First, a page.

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A MailServer For Win2k8-Based SharePoint Dev

October 3rd, 2008 Leave a comment Go to comments

If you are among the millions who adore the most recent release of Microsoft Windows’ server line of operating systems , Windows Server 2008,  you have completely shifted [at least] your SharePoint dev environment to this great server platform.  First of all it is the most stable OS ever. Why would u want to develop anywhere else? (Real man only develops on Server OS not something like Vista 😉 ). Secondly every single driver and program I use works perfectly ; Needless to say that I ONLY work on x64 machines all the way through and all Vista x64 drivers works just fine for me. Okay , admittedly I have one issue in my development environments though. It is the MailServer!

Let’s say you are developing Workflows , event handlers , alerts or generally any SharePoint custom dev that requires sending (and receiving) emails. Obviously , you will want to be able to test the email generating functionality.right? Truth to be told , there are couple of issues here:

  1. Not every developer is spoiled by having Exchange and AD on their dev machine or [if they are too much spoiled] on their dev farm!, but again many of us develop in virtualized environments and the question is why would we want to run a resource-intensive application such as Exchange Server on our Windows 2008 dev system  where every free bits matter?
  2. Okay what about POP3 ?! Well, fortunately or unfortunately POP3 mail protocol is no longer shipped with Windows 2008 Server , so even at organizational level if you happen to be using POP3 , once you migrate over to Win 2008 you will have to use other applications such as Exchange or Small Business Server (SBS) ,so Pop3 is out of question too.
  3. Windows 2008 Server is shipped with SMTP Service , but it is still running in IIS6 mode. Truthfully, once you go for IIS7.0 , you can’t go back to IIS 6.0 again . It is like driving a mountain bike after years & years of owning a yellow Lamborghini Gallardo! Just as a side note , I WANT that freaking chick-killer car (I have no idea if there is such an expression as chick-killer in English , but anywho!).I just need someone to teach me how to save my money 🙂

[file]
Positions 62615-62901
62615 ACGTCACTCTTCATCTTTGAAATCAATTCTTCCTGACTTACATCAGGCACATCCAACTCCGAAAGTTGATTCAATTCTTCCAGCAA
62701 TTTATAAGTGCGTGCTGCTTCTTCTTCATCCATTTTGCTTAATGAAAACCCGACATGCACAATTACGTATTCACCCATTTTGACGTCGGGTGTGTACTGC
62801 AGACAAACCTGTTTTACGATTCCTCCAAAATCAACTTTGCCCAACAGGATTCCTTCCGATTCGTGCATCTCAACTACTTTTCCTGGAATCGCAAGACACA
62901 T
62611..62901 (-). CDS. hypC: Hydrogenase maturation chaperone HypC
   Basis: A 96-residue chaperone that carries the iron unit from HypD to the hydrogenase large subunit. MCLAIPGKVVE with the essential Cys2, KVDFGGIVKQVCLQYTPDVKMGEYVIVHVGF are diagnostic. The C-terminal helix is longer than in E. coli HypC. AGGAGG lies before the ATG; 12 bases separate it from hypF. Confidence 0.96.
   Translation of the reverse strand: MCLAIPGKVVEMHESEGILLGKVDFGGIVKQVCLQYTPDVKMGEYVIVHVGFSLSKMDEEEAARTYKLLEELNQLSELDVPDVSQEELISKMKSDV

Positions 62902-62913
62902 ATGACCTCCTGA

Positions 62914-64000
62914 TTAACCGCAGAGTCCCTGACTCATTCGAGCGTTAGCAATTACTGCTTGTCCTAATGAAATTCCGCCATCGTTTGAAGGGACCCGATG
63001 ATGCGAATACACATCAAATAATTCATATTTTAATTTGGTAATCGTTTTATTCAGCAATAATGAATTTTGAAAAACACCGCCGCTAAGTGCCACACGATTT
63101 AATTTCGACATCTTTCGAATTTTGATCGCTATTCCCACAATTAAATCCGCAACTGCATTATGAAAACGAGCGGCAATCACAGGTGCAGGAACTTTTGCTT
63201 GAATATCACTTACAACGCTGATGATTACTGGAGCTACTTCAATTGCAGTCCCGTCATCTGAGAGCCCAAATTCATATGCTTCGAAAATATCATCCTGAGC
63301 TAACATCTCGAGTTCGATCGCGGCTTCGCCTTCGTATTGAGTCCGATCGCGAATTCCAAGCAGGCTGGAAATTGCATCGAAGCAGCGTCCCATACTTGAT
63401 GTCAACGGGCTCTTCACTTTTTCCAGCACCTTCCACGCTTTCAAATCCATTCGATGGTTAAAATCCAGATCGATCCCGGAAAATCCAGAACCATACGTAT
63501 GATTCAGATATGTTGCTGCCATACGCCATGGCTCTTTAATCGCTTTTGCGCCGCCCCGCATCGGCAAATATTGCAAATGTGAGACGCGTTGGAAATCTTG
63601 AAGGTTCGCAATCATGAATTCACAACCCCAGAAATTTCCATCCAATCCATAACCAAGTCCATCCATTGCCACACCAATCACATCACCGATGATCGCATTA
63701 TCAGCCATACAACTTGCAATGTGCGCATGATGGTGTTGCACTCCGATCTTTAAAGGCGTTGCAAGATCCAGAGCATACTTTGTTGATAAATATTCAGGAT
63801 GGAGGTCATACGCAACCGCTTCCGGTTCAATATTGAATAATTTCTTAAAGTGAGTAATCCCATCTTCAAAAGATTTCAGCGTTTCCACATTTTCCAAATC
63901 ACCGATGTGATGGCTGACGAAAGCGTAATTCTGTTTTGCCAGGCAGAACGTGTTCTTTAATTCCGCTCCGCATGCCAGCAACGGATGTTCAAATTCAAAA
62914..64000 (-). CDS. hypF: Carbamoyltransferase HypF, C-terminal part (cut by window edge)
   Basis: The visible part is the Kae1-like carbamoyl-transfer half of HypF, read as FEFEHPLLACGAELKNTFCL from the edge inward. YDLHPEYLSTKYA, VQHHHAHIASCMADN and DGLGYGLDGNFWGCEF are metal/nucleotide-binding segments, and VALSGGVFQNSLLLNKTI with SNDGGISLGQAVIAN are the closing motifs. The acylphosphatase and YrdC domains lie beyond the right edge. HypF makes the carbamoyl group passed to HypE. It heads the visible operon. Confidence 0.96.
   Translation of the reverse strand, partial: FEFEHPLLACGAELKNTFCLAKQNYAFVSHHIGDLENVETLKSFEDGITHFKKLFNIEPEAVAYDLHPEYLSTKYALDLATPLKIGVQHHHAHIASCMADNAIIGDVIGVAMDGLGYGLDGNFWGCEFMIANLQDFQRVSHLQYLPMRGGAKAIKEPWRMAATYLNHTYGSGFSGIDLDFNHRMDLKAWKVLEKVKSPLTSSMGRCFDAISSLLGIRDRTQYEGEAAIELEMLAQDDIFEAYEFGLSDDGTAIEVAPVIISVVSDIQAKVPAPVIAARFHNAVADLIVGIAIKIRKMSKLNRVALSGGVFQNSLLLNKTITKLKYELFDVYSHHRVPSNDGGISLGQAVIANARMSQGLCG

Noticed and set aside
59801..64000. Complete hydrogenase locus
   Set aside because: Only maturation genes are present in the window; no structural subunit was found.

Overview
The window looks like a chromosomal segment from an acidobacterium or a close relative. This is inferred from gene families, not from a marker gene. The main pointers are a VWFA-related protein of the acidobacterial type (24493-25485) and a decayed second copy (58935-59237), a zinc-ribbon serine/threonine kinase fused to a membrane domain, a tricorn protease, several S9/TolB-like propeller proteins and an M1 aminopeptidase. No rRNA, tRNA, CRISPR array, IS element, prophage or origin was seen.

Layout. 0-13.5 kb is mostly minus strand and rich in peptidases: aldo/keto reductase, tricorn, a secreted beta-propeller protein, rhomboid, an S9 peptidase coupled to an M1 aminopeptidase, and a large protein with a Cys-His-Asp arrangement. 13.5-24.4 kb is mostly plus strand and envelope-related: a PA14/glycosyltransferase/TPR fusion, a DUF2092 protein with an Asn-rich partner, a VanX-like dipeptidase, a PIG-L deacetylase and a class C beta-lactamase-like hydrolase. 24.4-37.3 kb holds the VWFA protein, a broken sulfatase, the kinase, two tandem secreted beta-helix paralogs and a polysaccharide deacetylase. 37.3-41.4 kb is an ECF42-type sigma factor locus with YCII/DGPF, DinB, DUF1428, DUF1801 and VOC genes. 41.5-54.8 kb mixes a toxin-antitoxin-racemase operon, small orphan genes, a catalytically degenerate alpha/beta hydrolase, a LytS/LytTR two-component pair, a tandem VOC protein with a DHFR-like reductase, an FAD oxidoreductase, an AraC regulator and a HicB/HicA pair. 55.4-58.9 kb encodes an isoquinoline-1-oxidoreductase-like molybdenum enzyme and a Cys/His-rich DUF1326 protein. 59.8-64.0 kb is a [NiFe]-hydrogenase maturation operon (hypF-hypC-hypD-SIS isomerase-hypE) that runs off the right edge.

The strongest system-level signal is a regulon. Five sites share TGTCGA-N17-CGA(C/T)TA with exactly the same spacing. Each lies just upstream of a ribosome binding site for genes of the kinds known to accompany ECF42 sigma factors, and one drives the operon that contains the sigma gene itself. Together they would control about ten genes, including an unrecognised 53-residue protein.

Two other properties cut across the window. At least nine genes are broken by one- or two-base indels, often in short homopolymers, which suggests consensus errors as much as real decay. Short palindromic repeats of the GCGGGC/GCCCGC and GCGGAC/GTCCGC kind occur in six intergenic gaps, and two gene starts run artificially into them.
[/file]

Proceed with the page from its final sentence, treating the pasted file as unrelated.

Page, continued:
4. You certainly don’t want to send mail traffic via company SMTP server or Exchange as well- no dice!

The best news is that there are many free standalone Mail Servers out there that can get you setup in a heart beat! In this blog post , I am demonstrating how you may use  SmarterMail – a fully RFC compliant mail server package with a nice ASP.NET-based administrative console. I have been using this mail server since I shifted the gears to Windows 2008 and it works pretty slick for me.

1) Install SmarterMail Version 5.x which is available here.Their free version comes with many features , truthfully way more than what you may need.

2) Installation is pretty straightforward and it installs the administrative Web console at port 9998 by default, so go ahead and Log into SmarterMail with username admin and password admin.


3) You can override the default installation setting using SmarterMail Web Server Config utility which is shipped as part of the installation.


4) Right after you log in , you must change the default admin password. Type the new password and Click Next.